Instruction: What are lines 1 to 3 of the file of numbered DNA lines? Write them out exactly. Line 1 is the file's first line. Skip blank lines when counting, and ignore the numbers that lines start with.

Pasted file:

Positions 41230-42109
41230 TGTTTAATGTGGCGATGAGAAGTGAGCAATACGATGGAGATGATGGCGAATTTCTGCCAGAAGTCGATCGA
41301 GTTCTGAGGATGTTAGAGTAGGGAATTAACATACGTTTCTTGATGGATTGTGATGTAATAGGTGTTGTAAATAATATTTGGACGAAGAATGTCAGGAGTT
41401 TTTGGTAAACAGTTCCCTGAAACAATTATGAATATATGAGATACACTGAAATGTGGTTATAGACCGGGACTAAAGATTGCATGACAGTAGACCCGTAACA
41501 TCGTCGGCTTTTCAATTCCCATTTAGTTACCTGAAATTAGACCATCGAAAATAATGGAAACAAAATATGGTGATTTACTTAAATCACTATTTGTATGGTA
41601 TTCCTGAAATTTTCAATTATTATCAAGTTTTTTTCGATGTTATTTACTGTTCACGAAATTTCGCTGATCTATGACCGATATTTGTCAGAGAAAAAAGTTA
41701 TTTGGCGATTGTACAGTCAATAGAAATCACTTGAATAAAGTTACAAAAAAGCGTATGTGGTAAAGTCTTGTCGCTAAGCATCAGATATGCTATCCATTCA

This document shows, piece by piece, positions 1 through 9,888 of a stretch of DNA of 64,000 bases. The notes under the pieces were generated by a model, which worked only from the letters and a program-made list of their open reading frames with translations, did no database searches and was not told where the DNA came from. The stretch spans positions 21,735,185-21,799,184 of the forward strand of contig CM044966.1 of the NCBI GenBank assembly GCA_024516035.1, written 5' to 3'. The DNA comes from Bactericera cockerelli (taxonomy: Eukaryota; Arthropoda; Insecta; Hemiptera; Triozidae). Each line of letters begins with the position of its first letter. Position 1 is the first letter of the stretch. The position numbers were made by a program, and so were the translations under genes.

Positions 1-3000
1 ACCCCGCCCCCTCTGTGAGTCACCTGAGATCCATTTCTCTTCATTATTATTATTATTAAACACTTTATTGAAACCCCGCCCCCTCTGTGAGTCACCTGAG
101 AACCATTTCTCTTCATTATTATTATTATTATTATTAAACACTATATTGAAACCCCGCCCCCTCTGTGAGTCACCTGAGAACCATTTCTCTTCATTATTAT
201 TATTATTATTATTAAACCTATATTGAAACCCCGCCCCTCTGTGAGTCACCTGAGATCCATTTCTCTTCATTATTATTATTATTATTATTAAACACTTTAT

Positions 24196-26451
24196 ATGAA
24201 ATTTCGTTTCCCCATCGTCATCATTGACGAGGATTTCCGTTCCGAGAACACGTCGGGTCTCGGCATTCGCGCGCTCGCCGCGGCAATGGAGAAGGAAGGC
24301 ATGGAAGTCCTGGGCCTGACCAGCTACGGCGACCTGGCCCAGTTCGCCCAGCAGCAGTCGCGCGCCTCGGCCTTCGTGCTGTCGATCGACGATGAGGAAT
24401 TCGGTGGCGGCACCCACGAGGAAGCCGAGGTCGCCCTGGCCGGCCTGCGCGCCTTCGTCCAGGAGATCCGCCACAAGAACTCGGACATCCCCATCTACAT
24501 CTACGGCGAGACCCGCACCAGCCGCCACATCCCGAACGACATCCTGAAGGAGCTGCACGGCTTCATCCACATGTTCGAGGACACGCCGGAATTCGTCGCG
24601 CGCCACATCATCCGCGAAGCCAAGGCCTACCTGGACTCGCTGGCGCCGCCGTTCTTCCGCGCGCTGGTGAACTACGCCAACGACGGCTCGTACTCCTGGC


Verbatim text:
Positions 41230-42109
41230 TGTTTAATGTGGCGATGAGAAGTGAGCAATACGATGGAGATGATGGCGAATTTCTGCCAGAAGTCGATCGA
41301 GTTCTGAGGATGTTAGAGTAGGGAATTAACATACGTTTCTTGATGGATTGTGATGTAATAGGTGTTGTAAATAATATTTGGACGAAGAATGTCAGGAGTT